It still leaves stretches of Powell without sidewalks, she says, so pedestrians must walk along a shoulder that isn’t separated from traffic. That’s a recipe for accidents if cars pass slow-moving or left-turning traffic on the right, she predicts.

Urban Renewal

East Portland ranks second in urban renewal spending this year, at $21.2 million. The central city is tops with $103.7 million. East ranks third on a per-capita basis.

Three of the Portland Development Commission’s 11 major urban renewal districts lie mostly or entirely in East Portland: Lents, Gateway and Airport Way. In addition, PDC’s Neighborhood Prosperity Initiative, launched in 2011, includes six mini-urban renewal districts. Of those, four are largely or wholly in East Portland. Spending on those projects will be modest, and most of it will occur in future years.


East scores $10.9 million this year in local investments, second only to the central city, which gets $33.2 million. Central Northeast is last, with only $200,000.

On a per-capita basis, East ranks third-highest; the central city is highest and Central Northeast is the lowest.

Urban renewal money provides much of the city’s housing money, so East Portland benefits by hosting three urban renewal districts.

East Portland also has more than its share of cheap and available land for multifamily projects, DeMaster says. Neighborhood leaders complain they’re getting mostly low-income housing in East Portland, when they could use a greater mix of incomes there.

Park access

East Portland still has the highest share of residents living more than a half-mile from the nearest park, at 38 percent. How ever, that’s an improvement from 42 percent two years ago, and it doesn’t include park lands the city owns but hasn’t developed.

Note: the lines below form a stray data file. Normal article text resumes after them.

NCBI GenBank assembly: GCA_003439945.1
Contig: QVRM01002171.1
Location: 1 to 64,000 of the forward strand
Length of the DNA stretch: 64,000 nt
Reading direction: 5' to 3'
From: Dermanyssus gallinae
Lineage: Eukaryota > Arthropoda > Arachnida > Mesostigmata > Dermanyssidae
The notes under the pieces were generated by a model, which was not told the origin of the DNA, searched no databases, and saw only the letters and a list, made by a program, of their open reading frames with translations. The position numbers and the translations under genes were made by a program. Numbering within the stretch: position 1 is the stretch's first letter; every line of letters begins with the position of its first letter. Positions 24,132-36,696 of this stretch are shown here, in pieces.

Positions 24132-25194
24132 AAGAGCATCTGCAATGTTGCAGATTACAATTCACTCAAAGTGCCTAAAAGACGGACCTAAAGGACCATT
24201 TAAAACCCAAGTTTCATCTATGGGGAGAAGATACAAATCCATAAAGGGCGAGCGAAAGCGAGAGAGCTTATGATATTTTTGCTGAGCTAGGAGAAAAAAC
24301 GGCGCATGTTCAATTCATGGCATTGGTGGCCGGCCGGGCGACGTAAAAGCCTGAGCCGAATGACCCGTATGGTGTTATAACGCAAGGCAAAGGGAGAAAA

DeMaster cites two proposed parks, at 106th Avenue and Halsey Boulevard, and 154th Avenue and Wilcox Street, that are still empty. “There’s nothing there for people to do,” she says.

Only 2 percent of central city residents live more than a half-mile from a developed park, tops among the eight districts.

Parks operations spending

East has the third-highest total spending on park operations, at $4 million. Southeast has the most at $7.8 million, largely due to Portland Tennis Center and Community Music Center within its boundaries, which have a more regional draw. The central city got the least amount of funds, with $1.2 million.

On a per-capita basis, East scores only sixth out of eighth. Southwest scores the highest, largely on the strength of the Southwest Community Center and Multnomah Arts Center, while the central city ranks lowest.